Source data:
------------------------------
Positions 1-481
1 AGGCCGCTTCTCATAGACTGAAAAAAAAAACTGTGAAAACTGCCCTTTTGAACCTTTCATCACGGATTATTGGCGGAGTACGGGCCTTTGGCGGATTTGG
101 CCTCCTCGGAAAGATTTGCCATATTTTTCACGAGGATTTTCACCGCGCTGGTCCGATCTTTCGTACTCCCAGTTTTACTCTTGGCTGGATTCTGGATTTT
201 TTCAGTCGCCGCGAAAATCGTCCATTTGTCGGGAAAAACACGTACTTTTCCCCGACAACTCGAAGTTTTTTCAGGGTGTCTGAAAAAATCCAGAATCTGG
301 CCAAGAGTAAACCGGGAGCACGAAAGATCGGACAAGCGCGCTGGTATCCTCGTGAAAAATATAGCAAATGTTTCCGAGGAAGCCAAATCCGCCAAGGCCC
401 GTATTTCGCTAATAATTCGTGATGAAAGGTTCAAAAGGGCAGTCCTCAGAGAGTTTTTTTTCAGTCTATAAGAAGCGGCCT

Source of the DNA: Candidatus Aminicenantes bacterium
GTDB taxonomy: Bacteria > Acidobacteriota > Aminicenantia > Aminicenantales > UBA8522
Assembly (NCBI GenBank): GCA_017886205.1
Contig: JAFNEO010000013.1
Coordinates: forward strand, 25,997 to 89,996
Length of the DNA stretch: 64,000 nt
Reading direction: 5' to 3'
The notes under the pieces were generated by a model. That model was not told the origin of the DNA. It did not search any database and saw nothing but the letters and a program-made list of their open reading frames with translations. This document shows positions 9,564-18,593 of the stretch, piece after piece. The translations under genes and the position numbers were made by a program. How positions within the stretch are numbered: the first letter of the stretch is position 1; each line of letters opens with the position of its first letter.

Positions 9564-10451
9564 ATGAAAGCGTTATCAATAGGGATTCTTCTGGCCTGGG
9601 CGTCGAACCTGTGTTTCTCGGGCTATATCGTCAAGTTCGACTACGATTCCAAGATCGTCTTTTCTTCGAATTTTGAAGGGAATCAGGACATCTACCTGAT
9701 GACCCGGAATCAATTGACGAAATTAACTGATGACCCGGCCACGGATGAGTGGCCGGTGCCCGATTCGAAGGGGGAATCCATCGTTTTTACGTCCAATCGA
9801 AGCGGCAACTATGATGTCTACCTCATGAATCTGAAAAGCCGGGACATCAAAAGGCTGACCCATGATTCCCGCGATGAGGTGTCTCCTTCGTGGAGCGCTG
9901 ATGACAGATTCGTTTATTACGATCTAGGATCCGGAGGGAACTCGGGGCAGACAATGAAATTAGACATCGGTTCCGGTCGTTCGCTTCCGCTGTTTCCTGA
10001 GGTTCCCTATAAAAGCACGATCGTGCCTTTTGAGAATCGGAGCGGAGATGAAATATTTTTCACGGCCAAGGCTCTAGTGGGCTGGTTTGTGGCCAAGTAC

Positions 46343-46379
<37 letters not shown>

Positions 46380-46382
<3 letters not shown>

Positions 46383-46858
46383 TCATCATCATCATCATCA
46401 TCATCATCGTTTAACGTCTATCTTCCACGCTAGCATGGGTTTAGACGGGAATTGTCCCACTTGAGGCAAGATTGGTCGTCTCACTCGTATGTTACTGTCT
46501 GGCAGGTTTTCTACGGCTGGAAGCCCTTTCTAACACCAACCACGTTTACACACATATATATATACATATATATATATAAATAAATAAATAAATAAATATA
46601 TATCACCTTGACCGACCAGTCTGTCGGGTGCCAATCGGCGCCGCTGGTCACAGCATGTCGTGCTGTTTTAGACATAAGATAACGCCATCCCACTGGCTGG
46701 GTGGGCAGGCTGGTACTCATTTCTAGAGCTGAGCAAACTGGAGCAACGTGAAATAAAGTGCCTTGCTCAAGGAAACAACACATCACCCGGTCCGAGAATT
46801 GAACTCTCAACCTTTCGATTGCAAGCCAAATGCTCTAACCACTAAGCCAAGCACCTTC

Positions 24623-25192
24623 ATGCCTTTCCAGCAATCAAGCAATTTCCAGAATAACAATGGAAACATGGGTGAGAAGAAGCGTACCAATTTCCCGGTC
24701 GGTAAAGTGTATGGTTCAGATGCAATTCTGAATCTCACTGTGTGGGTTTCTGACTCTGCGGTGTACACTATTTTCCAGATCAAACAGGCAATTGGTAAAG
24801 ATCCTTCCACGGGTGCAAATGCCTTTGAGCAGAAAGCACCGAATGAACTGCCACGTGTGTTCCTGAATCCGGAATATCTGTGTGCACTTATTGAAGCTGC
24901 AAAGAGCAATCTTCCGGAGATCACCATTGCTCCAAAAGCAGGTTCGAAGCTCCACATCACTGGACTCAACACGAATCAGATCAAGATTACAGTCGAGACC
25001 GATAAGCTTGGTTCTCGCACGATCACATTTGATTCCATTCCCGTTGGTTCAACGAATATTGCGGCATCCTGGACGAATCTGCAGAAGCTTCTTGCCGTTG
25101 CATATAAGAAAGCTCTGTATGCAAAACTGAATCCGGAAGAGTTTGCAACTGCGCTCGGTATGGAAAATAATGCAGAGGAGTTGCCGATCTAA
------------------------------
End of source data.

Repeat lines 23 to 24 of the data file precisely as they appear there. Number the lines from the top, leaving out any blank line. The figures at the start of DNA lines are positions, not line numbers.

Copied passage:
<37 letters not shown>

Positions 46380-46382